From coca to butterflies: Managing Natural Resources for Post-Conflict Peacebuilding. A Case Study of Otanche Community, Colombia.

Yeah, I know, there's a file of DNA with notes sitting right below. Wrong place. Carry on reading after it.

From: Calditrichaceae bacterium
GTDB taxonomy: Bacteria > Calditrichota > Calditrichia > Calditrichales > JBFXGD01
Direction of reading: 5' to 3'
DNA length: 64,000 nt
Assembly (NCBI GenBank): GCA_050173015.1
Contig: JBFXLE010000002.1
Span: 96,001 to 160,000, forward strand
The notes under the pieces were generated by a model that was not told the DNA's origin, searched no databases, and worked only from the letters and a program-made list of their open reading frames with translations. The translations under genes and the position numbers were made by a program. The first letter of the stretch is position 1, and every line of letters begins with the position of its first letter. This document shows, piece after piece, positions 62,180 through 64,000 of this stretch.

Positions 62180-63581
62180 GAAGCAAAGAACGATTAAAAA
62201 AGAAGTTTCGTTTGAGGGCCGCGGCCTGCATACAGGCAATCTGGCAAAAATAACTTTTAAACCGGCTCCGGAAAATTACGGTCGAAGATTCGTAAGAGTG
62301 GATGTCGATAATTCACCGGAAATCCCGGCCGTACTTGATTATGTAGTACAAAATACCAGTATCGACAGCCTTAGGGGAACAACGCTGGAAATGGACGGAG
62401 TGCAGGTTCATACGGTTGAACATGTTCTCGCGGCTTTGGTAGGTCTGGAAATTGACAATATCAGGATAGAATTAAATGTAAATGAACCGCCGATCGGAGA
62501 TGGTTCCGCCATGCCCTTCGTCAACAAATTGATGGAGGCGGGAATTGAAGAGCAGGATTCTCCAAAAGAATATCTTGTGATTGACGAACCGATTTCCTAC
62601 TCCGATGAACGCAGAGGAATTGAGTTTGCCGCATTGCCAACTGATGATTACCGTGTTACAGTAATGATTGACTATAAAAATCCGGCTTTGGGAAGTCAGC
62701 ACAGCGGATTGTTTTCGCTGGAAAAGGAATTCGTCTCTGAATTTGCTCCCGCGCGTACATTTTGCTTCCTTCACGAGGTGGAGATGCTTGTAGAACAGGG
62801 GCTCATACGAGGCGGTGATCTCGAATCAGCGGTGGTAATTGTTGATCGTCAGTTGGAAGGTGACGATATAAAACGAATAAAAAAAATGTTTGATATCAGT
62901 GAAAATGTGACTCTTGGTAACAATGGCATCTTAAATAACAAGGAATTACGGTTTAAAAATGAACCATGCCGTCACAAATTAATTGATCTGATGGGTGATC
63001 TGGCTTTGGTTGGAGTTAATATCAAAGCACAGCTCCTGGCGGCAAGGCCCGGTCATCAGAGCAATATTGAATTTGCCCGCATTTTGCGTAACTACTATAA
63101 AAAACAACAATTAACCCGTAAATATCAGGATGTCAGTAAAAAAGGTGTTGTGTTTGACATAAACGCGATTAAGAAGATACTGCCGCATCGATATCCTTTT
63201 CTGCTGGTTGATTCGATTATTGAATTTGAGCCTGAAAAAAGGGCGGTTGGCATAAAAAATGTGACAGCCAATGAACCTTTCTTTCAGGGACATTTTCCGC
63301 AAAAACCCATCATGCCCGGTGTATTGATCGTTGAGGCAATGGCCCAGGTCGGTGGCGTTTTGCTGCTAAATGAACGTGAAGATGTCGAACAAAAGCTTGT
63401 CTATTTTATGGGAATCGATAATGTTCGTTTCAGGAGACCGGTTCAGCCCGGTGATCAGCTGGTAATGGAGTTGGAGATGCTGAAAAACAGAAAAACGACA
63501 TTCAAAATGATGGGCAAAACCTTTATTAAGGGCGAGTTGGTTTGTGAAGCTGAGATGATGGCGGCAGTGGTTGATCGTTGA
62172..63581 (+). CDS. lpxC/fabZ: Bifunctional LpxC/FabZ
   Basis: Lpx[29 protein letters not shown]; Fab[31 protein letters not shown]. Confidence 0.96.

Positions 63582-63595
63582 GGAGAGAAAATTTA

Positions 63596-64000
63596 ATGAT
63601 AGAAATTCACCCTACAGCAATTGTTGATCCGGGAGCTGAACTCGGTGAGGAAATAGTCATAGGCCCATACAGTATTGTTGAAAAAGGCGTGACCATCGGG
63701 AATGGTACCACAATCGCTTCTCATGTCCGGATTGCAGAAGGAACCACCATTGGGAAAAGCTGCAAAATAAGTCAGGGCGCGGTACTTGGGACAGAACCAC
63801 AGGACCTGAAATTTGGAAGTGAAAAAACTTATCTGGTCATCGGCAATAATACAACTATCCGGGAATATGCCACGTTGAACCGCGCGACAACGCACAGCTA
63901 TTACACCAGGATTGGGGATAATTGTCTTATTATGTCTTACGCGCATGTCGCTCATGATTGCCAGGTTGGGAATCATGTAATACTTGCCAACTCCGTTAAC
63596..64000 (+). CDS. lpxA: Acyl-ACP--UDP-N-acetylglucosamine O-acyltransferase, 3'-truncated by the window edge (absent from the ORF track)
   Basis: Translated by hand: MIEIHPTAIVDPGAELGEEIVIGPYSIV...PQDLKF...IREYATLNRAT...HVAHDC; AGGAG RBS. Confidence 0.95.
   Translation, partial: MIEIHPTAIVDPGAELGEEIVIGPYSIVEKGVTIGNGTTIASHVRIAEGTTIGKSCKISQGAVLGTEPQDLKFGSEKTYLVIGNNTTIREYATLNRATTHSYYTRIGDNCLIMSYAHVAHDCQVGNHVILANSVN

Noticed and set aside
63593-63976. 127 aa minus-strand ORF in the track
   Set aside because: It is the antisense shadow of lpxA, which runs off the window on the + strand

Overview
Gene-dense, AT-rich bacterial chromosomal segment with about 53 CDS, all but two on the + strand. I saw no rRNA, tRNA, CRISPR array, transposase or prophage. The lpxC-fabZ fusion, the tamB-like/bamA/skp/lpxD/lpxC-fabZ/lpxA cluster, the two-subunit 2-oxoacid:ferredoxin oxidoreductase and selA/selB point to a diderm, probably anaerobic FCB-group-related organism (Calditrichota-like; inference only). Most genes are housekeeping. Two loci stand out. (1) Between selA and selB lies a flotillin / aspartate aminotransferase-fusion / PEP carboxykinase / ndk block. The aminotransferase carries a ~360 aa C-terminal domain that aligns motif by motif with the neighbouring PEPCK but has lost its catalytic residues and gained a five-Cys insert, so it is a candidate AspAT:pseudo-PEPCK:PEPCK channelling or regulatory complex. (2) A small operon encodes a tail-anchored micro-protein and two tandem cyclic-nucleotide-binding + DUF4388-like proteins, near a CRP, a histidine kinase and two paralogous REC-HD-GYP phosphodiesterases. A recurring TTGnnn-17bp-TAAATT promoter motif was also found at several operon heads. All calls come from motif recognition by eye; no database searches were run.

Abstract: Inspired by environmental peacebuilding literature, this research explores the peacebuilding potential of natural resources through a qualitative case study of a conflict-affected community’s transition of livelihood strategies from coca cultivation to butterfly farming. The fieldwork was carried out with peasant families in rural Otanche - a biodiversity-rich area that, besides the Colombian conflict, has been affected by illegal logging, illicit crops, and violence associated with emerald mining. Based primarily on in-depth interviews and participant observation, the research examines the impact of natural resource exploitation on the community’s livelihoods; sheds light on the influencing factors of the livelihood strategy transition; and explores how the current ways of natural resource management create synergies for peacebuilding. The main findings reveal, that in contrast to the destructive effects of eroded social capital on the environment during coca cultivation, sustainable butterfly farming contributes to the establishment of sustainable livelihoods for Otanche community. Moreover, it enhances social capital through the encouragement of cooperation, reciprocity and exchange; formation of relations of trust, and shared social identity. Social capital in turn improves natural resource management through increased ecological literacy, enhanced on-farm agrobiodiversity and reforestation activities that contribute to the long-term sustainability of the resource base.
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